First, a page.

Buffalo Grove grew up in risky times, tough times; but due to the persevering nature of its citizens it endured and prospered for more than two decades until by the 1850’s it was estimated that there were nearly a thousand residents in the neighborhood.
John Ankeny saw the prospects of the place in December of 1829 when he and two other men were laying out a road from Apple River (Elizabeth) to the Rock River, Ogee’s Ferry, later Dixon, Ankeny liked what he saw and decided to make a claim. He peeled the bark from a tree and wrote down the particulars on the smooth, exposed surface ... His name, date, extent of claim and his intention to settle his family there.
The three moved on to the Rock River but returned in a few days to discover that Isaac Chambers and another man were cutting logs in the timber, readying to build a cabin at the site. No amount of talk could budge Chambers from the spot so, Chambers moved down the trail a little way and would build there (Sec. 17, Buffalo Twp.).
Such action split the two early settlers, as you can imagine, there in the wilderness. The incident occurred Christmas day, 1829. All things were not holly bright and jingly bells cheery!
Further aggravating the rift took place soon after when Ankeny, running out of supplies, took one of his sons, Oliver, with him to Galena to stock up, leaving another son, Harrison and a hired hand at the cabin. At that time a terrible blizzard struck, snowing the two in at the cabin. They ran out of provisions entirely and went the short distance down trail to Chambers’ place asking for help. Believing he, too, would run out of supplies Chambers denied them anything—strictly against the code of the frontier. When Ankeny and son arrived home and were told of the neighbors’ denial, the breach was further widened and might have continued if necessity hadn’t solved the argument.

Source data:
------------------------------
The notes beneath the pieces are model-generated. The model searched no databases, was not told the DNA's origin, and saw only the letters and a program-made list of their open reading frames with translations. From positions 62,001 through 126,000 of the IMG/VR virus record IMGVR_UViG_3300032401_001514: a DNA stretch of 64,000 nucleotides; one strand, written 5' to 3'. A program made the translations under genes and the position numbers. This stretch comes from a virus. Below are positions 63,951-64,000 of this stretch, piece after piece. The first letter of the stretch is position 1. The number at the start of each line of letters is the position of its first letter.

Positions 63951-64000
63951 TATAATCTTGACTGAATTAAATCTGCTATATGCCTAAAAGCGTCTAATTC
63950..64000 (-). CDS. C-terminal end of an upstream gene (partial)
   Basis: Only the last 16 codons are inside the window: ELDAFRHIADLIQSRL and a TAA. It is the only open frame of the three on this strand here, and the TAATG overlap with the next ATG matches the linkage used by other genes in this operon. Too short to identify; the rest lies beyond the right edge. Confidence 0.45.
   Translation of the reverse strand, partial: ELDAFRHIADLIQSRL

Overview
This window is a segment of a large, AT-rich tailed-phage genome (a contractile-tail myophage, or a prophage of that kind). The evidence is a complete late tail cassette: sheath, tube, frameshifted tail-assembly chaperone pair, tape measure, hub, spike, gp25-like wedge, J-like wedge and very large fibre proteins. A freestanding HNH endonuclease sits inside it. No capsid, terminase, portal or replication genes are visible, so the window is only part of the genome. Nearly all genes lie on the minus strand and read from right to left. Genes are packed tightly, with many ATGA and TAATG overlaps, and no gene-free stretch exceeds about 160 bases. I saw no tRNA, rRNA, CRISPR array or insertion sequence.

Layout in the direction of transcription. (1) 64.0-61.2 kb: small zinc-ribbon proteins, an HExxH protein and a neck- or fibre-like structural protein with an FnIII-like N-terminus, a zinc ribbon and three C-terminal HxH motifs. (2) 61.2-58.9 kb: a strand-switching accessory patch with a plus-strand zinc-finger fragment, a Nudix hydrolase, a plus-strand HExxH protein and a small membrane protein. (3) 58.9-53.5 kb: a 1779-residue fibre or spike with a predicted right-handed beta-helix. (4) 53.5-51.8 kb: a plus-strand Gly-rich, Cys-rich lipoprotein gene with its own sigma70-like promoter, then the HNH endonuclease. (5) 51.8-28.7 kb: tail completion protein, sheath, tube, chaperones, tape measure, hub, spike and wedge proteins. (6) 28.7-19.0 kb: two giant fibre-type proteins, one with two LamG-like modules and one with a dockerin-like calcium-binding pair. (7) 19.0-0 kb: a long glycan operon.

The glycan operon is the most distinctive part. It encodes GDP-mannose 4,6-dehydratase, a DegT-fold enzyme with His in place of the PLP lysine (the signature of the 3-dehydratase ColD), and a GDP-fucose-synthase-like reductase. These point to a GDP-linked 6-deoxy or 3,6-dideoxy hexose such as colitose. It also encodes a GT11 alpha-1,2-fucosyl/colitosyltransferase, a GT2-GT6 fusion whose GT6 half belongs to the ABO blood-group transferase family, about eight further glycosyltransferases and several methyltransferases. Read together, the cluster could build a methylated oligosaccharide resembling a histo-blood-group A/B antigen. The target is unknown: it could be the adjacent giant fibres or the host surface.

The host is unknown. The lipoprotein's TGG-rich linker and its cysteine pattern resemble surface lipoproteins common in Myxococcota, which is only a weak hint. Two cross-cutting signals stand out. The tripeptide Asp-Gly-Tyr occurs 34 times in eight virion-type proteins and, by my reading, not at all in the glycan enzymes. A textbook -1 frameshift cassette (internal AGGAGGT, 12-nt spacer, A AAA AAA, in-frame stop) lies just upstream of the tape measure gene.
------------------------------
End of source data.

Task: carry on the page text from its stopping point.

Each man had two yoke of oxen but different size plows ... Chambers had a large breaking plow that could cut through the heavy, thick prairie soil but not enough ox power to pull it. Ankeny with two yoke, had but a small plow that wouldn’t cut the virgin soil. Grunts and ahems were the short conversation that made one another aware of the solution. Ankeny’s oxen were put with Chambers bovine on his large, large plow and, ta-da, Ankeny drove the plow and Chambers guided the oxen. The first few days all was silence and strain but after awhile they being “men of broad intelligence and social and genial natures, the restraint imposed by previous difficulties were worked out and in after years a lasting relationship developed.”
Every year or so after Col. Stevenson’s arrival with a stock of merchandise, a store or tradesman was added to the number of stores at what became Buffalo Grove until by 1852 there were six to provide the growing neighborhood with their needs.